All 2017 Nonfiction (a-z)
We chose “A Run on the (Memory) Bank” not only for its exquisite prose, but also for its powerful insight into mental illness. Brian Metz showcases the complexities of relationships in his piece, and his talent for character development made the essay an easy pick for editor’s choice.
bank (baNGk) n.
- A place of safekeeping or storage: a computer’s memory bank.
- Obsolete; a moneychanger’s table or place of business.
[Middle English banke, from French banque, from Old Italian banca, bench, moneychanger’s table, from Old High German banc.]
The sun is running through the sliding glass doors to the patio, painting a jumping veil of highlights off the surface of the pool outside, onto the ceiling above the kitchen table where she and I are sitting. We’ve each got the first in a long series of coffees in front of us, the too-warm, too-still desert air winding the twinned pillars of twining smoke from our respective cigarettes (hers: menthol, mine: relentless, filterless Camels. It bothers me that I can’t remember her brand). I have The Times crossword in front of me and she has the local Tri-Cities one. In the quiet of the summer morning kitchen we occasionally look to one another for inspiration, or more often make cracks about the news on the radio.
The smell of the tomato plants—that for-me ever so evocative bitterness that comes from the leaves and stalks—and the huge basil bush in the beds, just outside the door, are promising the dinner we’ll make later in the day. The hot sun and rich soil of Eastern Washington give her the canvas to paint a garden I can only dream of in misty, grey Seattle. We talk about gardening and the possible effects of “The Area”—the Hanford Nuclear Reservation—on producing gigantism in veggies. This leads to a discussion of the politics of the state and how they affect her husband’s work at The Area.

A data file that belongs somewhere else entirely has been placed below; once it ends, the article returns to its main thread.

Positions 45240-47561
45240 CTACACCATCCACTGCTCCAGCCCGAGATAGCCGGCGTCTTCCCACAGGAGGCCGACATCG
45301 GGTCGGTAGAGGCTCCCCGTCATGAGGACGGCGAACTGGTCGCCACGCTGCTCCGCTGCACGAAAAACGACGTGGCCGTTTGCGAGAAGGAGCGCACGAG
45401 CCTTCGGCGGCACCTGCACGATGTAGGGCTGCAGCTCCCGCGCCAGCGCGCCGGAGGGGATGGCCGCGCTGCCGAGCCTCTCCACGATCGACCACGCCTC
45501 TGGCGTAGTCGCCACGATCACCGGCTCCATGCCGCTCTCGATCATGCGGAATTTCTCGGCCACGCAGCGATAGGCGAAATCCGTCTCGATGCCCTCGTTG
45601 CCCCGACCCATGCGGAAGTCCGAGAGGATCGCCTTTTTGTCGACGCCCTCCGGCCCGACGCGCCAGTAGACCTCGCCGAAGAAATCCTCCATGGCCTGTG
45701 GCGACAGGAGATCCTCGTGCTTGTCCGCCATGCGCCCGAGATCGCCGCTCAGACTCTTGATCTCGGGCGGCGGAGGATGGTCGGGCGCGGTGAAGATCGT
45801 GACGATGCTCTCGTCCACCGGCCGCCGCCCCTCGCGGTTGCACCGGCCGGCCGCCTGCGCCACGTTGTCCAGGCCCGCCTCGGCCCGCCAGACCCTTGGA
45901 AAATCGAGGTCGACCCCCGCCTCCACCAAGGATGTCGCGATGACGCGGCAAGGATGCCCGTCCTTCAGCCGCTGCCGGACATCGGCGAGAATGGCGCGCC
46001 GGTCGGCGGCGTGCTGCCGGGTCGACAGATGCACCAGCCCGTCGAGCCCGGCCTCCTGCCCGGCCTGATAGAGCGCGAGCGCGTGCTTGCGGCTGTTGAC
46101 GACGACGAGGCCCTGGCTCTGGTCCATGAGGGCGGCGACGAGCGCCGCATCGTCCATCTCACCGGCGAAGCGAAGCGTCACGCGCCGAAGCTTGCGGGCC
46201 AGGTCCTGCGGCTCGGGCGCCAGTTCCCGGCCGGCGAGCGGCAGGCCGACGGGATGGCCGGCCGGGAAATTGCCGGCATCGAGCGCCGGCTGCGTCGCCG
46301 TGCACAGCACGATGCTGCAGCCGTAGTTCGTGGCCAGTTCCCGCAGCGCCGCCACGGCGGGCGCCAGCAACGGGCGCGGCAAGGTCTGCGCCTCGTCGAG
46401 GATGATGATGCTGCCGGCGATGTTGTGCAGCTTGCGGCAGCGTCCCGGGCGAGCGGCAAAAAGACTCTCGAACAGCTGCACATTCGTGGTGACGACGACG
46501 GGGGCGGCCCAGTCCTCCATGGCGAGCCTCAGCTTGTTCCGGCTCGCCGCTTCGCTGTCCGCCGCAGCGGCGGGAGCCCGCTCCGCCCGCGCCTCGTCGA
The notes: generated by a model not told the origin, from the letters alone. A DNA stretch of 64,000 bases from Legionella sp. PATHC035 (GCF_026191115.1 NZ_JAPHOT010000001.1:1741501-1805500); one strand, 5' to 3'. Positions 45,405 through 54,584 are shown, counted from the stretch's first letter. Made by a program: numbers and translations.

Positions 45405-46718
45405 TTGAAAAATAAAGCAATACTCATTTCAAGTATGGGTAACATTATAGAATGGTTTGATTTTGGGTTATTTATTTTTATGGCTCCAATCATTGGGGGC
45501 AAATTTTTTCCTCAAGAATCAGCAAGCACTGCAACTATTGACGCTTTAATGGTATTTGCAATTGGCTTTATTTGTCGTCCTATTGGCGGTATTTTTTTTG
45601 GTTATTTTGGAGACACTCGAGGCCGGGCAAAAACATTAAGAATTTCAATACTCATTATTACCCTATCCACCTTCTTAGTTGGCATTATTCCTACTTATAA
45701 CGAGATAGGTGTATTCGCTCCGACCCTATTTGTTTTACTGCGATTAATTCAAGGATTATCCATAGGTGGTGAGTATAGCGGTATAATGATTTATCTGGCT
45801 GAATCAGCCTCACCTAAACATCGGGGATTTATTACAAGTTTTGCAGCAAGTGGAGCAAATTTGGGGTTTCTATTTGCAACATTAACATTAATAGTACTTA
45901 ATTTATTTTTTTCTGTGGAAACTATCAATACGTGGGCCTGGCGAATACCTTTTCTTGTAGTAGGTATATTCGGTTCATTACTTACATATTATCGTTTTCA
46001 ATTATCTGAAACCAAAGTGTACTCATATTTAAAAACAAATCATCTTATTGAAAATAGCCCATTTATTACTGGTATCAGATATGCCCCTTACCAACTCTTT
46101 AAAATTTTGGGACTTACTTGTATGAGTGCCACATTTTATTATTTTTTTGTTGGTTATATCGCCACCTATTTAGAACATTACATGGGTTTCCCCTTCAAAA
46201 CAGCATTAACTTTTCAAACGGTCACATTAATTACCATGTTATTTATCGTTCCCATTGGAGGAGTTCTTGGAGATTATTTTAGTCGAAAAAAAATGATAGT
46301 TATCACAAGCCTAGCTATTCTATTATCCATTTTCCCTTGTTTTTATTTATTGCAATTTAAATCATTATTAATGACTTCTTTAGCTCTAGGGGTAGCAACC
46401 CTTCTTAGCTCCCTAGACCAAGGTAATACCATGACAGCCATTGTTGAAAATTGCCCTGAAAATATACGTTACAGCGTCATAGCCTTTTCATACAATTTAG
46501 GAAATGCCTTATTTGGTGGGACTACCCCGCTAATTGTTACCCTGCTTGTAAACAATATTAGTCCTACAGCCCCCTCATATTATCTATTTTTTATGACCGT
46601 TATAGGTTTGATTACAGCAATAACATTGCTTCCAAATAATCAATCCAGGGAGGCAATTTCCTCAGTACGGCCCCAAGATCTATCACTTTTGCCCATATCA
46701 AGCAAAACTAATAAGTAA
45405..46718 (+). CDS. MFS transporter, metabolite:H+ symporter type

She asks for a light off of my burning cigarette, and we lean together conspiratorially; we’re the only two smokers left—her husband having quit recently for health reasons—and she leans back enjoying what she knows will be one of her last. She’s quitting in solidarity, but taking her time about it. For years afterward, when we’d meet after a separation, she’d lean in, give me a big hug and take a huge sniff of my mane of hair—it reached all the way down my back for a long time—and declare, “I love the way you smell!” If she couldn’t smoke, she could still enjoy it vicariously.
Eventually, the rest of the house joins us. I’m in art school, so my schedule runs far earlier than the rest of the world. She is just always up and there in the kitchen. As the house begins to fill with people, she picks up speed and dances herself into the day. Wry observations on each conversation. Drinks always to hand.
And ever a smile.
Spin on a decade and a half.
The smile’s still there. But there’s a hint that hindsight will know as “don’t look at me too closely; there’s something here you don’t want to know.”
“That I don’t want to know.”
Several months before, ever the dour Scot of my heritage, I’d browbeaten her children into a summit meeting.
After a dinner of tarragon chicken pasta, liberally washed down with bottles of wine, we cleared everything except the empties from the heavy blonde slab of the table, and in the slanting light of a late winter day, we got down to it.
My wife said, (though I’ll probably burn for remembering it this way) “What ever shall we do with Mummy?” putting on her very best Hepburn. It was her family’s way of registering despair. As the seven of us sat around the table, we recapitulated the now- undeniable arc of their mother’s decline. The oldest present son, the engineer, took as much lead of the proceedings as the crowd would accommodate.
“She’s wandering into other people’s houses.”
“She took a knife to dad.”
“They’re all alone up there on the Peninsula.”
The middle son, the musician, tried to steer a laissez-faire path.
“Look, they’re grown-ups. Show them some respect. Let them live their lives the way they choose.”
The youngest son, the sergeant, made the inevitable offer of taking in his father.
That may have come later, but I remember thinking at the time that the son who most resembled his father would again open his house to him, having already suffered the collapse of one marriage to just that fidelity.
My wife’s sister looked on, out of the decision-making stakes because of her own burdens and woes.
The engineer’s wife and I, being spouses, listened, and had little to contribute save a willingness to back whatever plan her children settled on.
Some months later, as the sergeant and I sat at a small, stainless steel table in the emergency room, waiting to have his fingertip sewn back on, we reviewed the “farewell” dinner we’d left in such a hurry.
“Remind me again how many years you worked as a cook before you traded in your chef’s knife for a gun?”
His uneven smile, a product of his off-center jaw, was my only answer.